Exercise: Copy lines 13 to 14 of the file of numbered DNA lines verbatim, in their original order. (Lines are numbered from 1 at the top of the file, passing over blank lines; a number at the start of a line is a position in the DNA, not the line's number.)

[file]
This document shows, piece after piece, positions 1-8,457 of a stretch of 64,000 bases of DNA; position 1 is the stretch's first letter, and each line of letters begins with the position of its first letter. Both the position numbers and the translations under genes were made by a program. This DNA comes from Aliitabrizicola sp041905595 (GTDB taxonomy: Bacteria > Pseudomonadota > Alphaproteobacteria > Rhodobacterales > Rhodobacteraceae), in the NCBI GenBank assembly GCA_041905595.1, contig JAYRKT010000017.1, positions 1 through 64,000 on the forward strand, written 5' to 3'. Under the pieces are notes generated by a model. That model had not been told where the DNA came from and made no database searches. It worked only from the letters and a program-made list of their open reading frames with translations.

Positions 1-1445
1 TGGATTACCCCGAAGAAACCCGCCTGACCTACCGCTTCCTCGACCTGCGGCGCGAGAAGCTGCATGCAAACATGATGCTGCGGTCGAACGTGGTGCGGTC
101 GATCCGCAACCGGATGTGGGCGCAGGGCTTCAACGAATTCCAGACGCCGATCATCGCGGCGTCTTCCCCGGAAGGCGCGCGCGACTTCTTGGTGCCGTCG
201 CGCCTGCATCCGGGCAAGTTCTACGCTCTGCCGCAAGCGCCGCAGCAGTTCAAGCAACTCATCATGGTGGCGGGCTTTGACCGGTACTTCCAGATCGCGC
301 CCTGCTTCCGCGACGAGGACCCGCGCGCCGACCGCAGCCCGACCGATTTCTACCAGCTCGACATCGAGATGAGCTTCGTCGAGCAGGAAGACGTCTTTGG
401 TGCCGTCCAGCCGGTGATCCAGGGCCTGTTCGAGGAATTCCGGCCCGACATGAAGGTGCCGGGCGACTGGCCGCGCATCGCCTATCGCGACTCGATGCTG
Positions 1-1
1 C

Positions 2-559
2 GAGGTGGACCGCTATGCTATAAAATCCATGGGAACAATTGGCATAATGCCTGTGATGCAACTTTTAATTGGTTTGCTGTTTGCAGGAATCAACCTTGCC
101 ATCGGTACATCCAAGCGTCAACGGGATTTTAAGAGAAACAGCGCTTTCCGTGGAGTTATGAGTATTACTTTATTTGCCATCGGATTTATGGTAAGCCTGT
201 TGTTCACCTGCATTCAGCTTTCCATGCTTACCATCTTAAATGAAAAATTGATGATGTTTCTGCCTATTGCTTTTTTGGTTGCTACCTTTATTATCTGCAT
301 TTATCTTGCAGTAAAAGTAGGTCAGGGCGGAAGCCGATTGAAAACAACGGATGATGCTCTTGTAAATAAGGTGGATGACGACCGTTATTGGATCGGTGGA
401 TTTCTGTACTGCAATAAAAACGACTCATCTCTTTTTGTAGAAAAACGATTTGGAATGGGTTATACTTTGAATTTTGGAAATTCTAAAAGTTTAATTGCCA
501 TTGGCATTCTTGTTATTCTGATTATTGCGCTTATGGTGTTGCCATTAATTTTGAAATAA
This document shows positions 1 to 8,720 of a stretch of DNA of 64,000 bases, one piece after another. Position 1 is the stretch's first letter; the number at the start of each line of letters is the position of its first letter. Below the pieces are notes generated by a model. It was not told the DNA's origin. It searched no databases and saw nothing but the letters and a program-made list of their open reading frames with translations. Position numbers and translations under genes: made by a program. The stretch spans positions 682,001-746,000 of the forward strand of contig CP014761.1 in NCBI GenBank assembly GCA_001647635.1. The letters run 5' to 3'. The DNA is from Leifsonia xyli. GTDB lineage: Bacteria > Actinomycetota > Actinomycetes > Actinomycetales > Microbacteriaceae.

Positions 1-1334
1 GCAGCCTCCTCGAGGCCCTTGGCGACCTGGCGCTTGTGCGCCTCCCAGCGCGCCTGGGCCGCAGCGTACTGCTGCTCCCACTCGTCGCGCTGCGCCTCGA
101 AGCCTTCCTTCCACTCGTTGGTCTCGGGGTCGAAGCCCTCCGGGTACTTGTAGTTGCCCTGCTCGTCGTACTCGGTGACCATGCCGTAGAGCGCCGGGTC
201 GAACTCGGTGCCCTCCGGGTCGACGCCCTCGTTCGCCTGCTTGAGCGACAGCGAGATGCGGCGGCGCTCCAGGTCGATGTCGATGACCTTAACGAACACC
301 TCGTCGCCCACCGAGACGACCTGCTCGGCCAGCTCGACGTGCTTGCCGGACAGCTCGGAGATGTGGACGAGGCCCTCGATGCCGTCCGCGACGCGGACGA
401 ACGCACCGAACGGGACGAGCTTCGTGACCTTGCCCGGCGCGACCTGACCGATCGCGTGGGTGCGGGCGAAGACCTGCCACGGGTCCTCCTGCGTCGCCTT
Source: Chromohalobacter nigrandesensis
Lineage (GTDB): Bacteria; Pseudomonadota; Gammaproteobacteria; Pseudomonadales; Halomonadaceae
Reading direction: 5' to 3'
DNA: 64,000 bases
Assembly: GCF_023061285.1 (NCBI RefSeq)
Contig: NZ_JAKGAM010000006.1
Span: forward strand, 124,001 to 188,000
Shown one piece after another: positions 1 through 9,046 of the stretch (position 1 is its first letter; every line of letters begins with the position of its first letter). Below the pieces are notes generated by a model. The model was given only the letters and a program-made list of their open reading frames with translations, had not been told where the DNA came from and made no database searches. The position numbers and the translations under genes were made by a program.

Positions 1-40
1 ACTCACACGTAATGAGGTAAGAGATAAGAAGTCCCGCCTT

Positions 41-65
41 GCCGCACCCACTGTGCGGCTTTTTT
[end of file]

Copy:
201 TGTTCACCTGCATTCAGCTTTCCATGCTTACCATCTTAAATGAAAAATTGATGATGTTTCTGCCTATTGCTTTTTTGGTTGCTACCTTTATTATCTGCAT
301 TTATCTTGCAGTAAAAGTAGGTCAGGGCGGAAGCCGATTGAAAACAACGGATGATGCTCTTGTAAATAAGGTGGATGACGACCGTTATTGGATCGGTGGA